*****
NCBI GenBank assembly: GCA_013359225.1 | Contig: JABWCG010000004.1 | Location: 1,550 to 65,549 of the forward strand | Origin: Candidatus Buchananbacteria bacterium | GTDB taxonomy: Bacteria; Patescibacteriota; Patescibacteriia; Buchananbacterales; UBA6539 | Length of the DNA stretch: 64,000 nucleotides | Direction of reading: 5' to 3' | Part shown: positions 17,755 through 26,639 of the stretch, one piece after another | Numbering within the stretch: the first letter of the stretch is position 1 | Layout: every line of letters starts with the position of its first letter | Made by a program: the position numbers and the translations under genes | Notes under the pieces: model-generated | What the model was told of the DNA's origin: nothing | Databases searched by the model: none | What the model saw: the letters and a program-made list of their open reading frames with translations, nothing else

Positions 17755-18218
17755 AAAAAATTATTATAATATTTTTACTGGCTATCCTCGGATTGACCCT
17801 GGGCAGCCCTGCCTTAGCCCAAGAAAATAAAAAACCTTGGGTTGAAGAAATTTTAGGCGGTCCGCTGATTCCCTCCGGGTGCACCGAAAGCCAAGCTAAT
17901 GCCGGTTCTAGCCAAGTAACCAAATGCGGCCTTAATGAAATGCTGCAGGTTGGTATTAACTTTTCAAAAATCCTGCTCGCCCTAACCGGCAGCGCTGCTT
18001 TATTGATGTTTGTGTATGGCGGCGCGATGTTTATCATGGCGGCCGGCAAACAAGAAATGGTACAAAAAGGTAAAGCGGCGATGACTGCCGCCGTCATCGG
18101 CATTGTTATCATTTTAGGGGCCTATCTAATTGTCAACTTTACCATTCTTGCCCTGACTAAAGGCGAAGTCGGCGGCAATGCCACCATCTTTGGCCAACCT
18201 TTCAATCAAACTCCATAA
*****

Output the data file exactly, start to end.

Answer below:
NCBI GenBank assembly: GCA_013359225.1 | Contig: JABWCG010000004.1 | Location: 1,550 to 65,549 of the forward strand | Origin: Candidatus Buchananbacteria bacterium | GTDB taxonomy: Bacteria; Patescibacteriota; Patescibacteriia; Buchananbacterales; UBA6539 | Length of the DNA stretch: 64,000 nucleotides | Direction of reading: 5' to 3' | Part shown: positions 17,755 through 26,639 of the stretch, one piece after another | Numbering within the stretch: the first letter of the stretch is position 1 | Layout: every line of letters starts with the position of its first letter | Made by a program: the position numbers and the translations under genes | Notes under the pieces: model-generated | What the model was told of the DNA's origin: nothing | Databases searched by the model: none | What the model saw: the letters and a program-made list of their open reading frames with translations, nothing else

Positions 17755-18218
17755 AAAAAATTATTATAATATTTTTACTGGCTATCCTCGGATTGACCCT
17801 GGGCAGCCCTGCCTTAGCCCAAGAAAATAAAAAACCTTGGGTTGAAGAAATTTTAGGCGGTCCGCTGATTCCCTCCGGGTGCACCGAAAGCCAAGCTAAT
17901 GCCGGTTCTAGCCAAGTAACCAAATGCGGCCTTAATGAAATGCTGCAGGTTGGTATTAACTTTTCAAAAATCCTGCTCGCCCTAACCGGCAGCGCTGCTT
18001 TATTGATGTTTGTGTATGGCGGCGCGATGTTTATCATGGCGGCCGGCAAACAAGAAATGGTACAAAAAGGTAAAGCGGCGATGACTGCCGCCGTCATCGG
18101 CATTGTTATCATTTTAGGGGCCTATCTAATTGTCAACTTTACCATTCTTGCCCTGACTAAAGGCGAAGTCGGCGGCAATGCCACCATCTTTGGCCAACCT
18201 TTCAATCAAACTCCATAA